I'm lazy. It would take me too long to make sense of your link.

You say the USB Focuser does not provide step and direction signals - what does it provide?

I suspect you could use an Arduino to interpret the output from the Focuser and produce appropriate signals for the A4988.

Another VERY IMPORTANT issue is the voltage of the output from the Focuser. Anything outside 0v to 5v will damage an Arduino.

...R

Robin2:
You say the USB Focuser does not provide step and direction signals - what does it provide?

I wrote it in the very first post :slight_smile:
"I have an advanced controller for stepper motor that originally sends out 4 phase power signal (A-A' and B-B' coils) directly to motor." It has simple 4 outputs which switch voltage in correct order to drive a stepper motor with two coils (4 wires).

Robin2:
I suspect you could use an Arduino to interpret the output from the Focuser and produce appropriate signals for the A4988.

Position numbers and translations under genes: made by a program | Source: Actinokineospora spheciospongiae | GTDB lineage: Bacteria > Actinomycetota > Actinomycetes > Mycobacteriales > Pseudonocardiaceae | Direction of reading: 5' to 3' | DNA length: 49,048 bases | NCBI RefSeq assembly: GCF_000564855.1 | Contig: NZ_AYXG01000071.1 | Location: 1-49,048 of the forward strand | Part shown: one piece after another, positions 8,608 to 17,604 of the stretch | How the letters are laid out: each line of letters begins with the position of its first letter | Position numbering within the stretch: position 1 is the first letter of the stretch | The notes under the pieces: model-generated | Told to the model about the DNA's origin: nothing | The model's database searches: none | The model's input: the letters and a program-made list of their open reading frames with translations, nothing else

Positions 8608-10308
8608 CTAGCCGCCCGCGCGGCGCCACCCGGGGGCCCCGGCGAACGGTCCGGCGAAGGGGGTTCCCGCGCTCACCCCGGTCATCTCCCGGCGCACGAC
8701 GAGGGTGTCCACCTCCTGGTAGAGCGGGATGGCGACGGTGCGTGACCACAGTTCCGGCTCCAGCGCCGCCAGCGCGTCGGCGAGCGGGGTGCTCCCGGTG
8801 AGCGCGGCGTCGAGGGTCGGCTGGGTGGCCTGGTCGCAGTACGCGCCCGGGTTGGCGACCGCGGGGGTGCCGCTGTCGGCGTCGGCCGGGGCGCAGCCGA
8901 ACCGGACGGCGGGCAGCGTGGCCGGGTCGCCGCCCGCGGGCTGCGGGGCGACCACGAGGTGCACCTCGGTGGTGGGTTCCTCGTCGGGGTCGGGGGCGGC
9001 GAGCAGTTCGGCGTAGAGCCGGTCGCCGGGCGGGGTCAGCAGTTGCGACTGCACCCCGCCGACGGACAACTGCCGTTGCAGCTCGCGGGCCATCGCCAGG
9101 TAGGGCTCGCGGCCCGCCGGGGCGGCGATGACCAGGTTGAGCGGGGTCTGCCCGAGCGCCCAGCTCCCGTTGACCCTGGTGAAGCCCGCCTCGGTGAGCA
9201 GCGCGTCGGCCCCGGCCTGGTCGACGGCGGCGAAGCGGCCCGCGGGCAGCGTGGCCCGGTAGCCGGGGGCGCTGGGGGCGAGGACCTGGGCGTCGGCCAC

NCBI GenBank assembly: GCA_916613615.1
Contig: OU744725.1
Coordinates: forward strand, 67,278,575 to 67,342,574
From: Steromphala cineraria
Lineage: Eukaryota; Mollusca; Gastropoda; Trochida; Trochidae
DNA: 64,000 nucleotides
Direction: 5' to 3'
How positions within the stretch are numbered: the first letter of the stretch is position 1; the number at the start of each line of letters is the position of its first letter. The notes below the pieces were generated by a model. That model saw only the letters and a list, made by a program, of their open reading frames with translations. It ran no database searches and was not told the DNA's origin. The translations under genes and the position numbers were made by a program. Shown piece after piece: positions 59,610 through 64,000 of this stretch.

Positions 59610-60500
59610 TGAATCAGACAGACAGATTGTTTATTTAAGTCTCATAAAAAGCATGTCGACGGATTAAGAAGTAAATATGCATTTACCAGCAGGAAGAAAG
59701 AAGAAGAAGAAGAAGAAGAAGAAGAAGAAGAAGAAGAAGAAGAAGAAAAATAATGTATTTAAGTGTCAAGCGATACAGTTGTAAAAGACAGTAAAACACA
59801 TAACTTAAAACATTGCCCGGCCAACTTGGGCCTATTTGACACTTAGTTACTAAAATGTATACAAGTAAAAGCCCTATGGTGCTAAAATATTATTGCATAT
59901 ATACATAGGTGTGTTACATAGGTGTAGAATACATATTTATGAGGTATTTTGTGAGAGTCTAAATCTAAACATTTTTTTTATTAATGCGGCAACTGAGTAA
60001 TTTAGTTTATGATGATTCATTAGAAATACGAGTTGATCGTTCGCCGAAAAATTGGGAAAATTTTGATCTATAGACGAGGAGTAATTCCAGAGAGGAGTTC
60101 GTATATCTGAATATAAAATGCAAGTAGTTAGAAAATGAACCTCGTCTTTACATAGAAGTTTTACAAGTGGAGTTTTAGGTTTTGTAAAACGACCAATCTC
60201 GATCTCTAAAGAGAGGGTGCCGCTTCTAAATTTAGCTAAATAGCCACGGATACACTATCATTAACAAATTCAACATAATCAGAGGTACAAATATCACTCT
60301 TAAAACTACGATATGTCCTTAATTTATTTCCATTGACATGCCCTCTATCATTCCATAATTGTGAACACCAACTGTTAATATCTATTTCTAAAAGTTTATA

Robin, that is exactly what I was asking for in the firs post :slight_smile: How to write a sketch for Arduino to convert 4 wires direct signal for stepper into STEP/DIR signals for A4988? I don't know how to put it simpler :slight_smile:

entik:
I don't know how to put it simpler :slight_smile:

What is clear now was not so clear from your Original Post on its own.

You have not said what voltage the Focuser produces - and if it is not clear from its documentation you may need an oscilloscope to measure it because the pulses may be too short to measure with a multimeter.

I believe that to drive a stepper motor the A and A' connections are sometimes 0v and Xv and other times Xv and 0v. I don't think you can detect those directly with an Arduino (because the GND swaps from one to the other) unless you can get a separate connection between the Focuser GND and the Arduino GND. If you can get a connection to the Focuser GND then you should be able to connect the 4 lines to Arduino I/O pins and detect whether each one is HIGH or LOW. There is a well defined pattern for the succession of pulses.